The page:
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Forum topic by TimHopson posted 11-07-2016 04:28 PM 468 views 0 times favorited 4 replies Add to Favorites Watch
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TimHopson

8 posts in 407 days


11-07-2016 04:28 PM

Topic tags/keywords: lathe woodturning advice help tools lend piecework

Hello all,
I’m new to woodworking and even newer to this group so please bear with me should I neglect or omit any of the finer point of etiquette.
That said, here we go…
I live Near Daytona Beach, FL and…

This is what I want to do:

Make a custom turned rolling pin for my wife. It will be segmented with light and dark wood so as to incorporate a design (leaning towards barber pole) and the handles will be part of the block itself (no axle).
Sadly, this project exceeds both my skill set and my tool set. Still, there are pieces of this project that I CAN do. I can shop for and select the lumber, trim them down, glue them together. But I don’t own a lathe (and have experience to match).

Even though this project is beyond me, I want to do as much of this project as I can (otherwise I’d just buy one)
So my question is:
Are there wood working shops that would finish what I start? A place where I could bring them the completed block and they would turn it for me? I would expect to pay of course, but I don’t even know where to start looking (hence my joining Lumberjocks).
I don’t own a planer, either but am really anxious to try an end grain cutting board as well so, I’m hoping to parlay this experience into finding a shop that would let me use their planer as well :)
All suggestions are welcome and thanks in advance for your time!
Tim

-- Turing quality wood into kindling since 2014!


4 replies so far

View HerbC's profile

HerbC

1688 posts in 2699 days


#1 posted 11-07-2016 04:42 PM

Don’t even THINK of asking to run an end grain cutting board through a planer. To do so would be inviting a major blowup of the board, probably damaging the planer, your board, any bodies in the area and any thing else that might be harmed by being hit by hard moving objects…

Good Luck!

Be Careful!

Herb

-- Herb, Florida - Here's why I close most messages with "Be Careful!" http://lumberjocks.com/HerbC/blog/17090

View rwe2156's profile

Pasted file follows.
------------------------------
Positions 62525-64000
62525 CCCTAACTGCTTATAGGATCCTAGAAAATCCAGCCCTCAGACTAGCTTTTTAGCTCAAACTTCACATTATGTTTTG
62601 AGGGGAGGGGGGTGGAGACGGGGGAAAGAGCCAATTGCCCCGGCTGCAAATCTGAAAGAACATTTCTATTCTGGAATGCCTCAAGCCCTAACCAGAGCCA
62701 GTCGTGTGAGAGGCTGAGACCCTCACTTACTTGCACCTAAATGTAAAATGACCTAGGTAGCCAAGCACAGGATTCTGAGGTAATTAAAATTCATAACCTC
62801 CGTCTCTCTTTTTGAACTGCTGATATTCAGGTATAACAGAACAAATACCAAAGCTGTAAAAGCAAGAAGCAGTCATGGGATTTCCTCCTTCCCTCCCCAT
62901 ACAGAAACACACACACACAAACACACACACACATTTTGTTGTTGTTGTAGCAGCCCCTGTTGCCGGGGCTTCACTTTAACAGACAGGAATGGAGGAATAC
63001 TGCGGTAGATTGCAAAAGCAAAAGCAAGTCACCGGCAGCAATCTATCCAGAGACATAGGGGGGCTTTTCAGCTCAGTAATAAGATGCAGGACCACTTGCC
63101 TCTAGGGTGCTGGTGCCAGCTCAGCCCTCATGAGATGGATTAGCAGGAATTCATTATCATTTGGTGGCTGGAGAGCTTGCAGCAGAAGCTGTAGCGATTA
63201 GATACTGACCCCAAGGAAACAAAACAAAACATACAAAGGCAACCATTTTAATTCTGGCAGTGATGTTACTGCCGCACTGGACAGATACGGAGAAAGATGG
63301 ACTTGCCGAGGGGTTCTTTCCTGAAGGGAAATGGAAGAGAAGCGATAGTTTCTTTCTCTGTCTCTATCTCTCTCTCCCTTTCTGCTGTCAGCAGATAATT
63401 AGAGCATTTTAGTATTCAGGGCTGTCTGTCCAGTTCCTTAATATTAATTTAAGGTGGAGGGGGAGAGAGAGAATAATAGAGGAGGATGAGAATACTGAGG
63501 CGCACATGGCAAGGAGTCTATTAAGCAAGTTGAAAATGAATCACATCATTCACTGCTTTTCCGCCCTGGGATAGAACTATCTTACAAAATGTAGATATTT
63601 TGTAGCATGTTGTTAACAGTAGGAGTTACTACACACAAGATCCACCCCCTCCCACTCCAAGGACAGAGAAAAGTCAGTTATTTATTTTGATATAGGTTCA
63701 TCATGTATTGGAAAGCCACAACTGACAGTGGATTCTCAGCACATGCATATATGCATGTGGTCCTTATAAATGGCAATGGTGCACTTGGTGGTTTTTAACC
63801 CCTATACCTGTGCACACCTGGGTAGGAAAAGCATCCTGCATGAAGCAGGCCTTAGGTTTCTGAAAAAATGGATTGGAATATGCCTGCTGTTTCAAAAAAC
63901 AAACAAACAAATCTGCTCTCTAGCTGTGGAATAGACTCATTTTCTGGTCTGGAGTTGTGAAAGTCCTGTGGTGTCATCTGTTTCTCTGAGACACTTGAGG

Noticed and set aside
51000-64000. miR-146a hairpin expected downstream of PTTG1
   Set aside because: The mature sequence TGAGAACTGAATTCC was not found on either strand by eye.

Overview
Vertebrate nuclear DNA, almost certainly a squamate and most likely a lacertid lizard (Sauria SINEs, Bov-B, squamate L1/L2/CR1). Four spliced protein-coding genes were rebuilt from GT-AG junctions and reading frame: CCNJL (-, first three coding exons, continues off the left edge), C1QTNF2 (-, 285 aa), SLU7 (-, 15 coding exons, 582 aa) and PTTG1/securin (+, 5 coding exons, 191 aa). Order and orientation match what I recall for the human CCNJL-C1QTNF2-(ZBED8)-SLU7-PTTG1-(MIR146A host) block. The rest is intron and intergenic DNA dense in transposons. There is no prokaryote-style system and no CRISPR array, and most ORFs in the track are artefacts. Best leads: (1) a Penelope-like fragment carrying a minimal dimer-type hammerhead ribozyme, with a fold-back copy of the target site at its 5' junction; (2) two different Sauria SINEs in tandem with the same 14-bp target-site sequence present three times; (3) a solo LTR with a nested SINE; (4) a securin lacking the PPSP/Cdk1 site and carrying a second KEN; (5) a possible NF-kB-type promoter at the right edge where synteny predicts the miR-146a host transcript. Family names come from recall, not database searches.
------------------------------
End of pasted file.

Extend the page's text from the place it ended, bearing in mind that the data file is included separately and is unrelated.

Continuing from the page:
rwe2156

2717 posts in 1321 days


#2 posted 11-07-2016 04:53 PM

My suggestion is see if there is a local wood turning club or local Woodcraft store. Most of them have a turning club.

There are also techiques employing jigs that allow you to turn wood on a tablesaw. Search for this and see what comes up.

OR – what better excuse for buying a lathe?? ;-)

BTW, you certainly can run an endgrain cutting board through a planer, if thick enough without the end of world experience described above. A spiral head planer would be better, a drum sander best.

Use sacrificial strips on front and back edges to prevent tear out.

Search for mtm cutting blocks on YouTube if you don’t believe me!

-- Everything is a prototype thats why its one of a kind!!

View MashMaster's profile

MashMaster

125 posts in 2500 days


#3 posted 11-07-2016 05:26 PM

Check out your local community college. I took some woodworking classes there and they corrected a lot of bad learned behavior. They also had a very nicely equipped shop.

-- - Dave ; Austin, TX

View TimHopson's profile

TimHopson

8 posts in 407 days


#4 posted 11-14-2016 03:02 PM



My suggestion is see if there is a local wood turning club or local Woodcraft store. Most of them have a turning club.

There are also techiques employing jigs that allow you to turn wood on a tablesaw. Search for this and see what comes up.

OR – what better excuse for buying a lathe?? ;-)

BTW, you certainly can run an endgrain cutting board through a planer, if thick enough without the end of world experience described above. A spiral head planer would be better, a drum sander best.

Use sacrificial strips on front and back edges to prevent tear out.

Search for mtm cutting blocks on YouTube if you don t believe me!

- rwe2156

Thanks for the advice, and MTM…that’s what inspired me!

-- Turing quality wood into kindling since 2014!

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